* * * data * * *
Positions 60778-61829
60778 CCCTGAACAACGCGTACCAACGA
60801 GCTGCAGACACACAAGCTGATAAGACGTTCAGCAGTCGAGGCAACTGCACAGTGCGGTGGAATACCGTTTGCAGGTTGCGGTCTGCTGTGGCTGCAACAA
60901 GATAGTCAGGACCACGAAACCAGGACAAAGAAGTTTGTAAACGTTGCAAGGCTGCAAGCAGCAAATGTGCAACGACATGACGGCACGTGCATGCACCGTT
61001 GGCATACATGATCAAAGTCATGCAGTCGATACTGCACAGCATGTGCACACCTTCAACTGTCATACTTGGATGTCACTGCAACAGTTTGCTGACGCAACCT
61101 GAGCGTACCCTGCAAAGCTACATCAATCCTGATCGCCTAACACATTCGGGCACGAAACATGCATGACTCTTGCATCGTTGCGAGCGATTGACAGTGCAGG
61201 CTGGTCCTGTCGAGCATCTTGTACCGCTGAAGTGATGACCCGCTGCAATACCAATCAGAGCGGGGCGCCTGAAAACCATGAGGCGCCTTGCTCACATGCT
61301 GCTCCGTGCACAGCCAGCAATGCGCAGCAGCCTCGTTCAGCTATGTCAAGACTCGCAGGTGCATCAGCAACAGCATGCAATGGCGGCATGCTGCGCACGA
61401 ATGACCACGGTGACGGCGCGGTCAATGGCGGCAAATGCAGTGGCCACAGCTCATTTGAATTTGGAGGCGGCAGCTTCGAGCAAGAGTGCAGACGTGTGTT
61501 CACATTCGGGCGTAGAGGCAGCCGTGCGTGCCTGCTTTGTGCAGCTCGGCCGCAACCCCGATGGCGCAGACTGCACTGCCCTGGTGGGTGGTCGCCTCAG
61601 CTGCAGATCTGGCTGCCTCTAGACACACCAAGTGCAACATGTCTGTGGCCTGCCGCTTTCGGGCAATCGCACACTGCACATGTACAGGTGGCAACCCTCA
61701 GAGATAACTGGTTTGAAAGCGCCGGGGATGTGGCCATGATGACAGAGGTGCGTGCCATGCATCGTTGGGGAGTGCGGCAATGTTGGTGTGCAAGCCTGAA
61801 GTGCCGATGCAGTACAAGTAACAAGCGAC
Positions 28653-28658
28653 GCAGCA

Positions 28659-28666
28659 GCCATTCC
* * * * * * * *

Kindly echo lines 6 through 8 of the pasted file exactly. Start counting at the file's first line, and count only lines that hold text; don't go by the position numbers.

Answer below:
61101 GAGCGTACCCTGCAAAGCTACATCAATCCTGATCGCCTAACACATTCGGGCACGAAACATGCATGACTCTTGCATCGTTGCGAGCGATTGACAGTGCAGG
61201 CTGGTCCTGTCGAGCATCTTGTACCGCTGAAGTGATGACCCGCTGCAATACCAATCAGAGCGGGGCGCCTGAAAACCATGAGGCGCCTTGCTCACATGCT
61301 GCTCCGTGCACAGCCAGCAATGCGCAGCAGCCTCGTTCAGCTATGTCAAGACTCGCAGGTGCATCAGCAACAGCATGCAATGGCGGCATGCTGCGCACGA